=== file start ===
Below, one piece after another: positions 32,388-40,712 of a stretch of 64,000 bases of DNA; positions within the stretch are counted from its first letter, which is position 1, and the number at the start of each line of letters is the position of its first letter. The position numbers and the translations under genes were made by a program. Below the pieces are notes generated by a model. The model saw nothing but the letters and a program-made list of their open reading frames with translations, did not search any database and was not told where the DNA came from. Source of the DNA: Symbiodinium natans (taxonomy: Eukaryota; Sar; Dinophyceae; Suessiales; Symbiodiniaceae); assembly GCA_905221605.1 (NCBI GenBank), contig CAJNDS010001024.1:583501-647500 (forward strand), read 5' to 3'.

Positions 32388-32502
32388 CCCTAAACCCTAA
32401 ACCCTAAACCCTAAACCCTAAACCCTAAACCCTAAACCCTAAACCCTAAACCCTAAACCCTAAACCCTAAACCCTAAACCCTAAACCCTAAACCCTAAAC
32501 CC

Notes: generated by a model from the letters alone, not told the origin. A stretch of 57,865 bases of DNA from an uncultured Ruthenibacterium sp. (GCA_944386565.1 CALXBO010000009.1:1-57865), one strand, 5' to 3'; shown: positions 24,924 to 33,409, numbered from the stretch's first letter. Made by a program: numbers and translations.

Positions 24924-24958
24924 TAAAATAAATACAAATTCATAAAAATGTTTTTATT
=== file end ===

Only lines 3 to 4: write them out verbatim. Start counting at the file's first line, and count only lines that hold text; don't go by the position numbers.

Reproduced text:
32388 CCCTAAACCCTAA
32401 ACCCTAAACCCTAAACCCTAAACCCTAAACCCTAAACCCTAAACCCTAAACCCTAAACCCTAAACCCTAAACCCTAAACCCTAAACCCTAAACCCTAAAC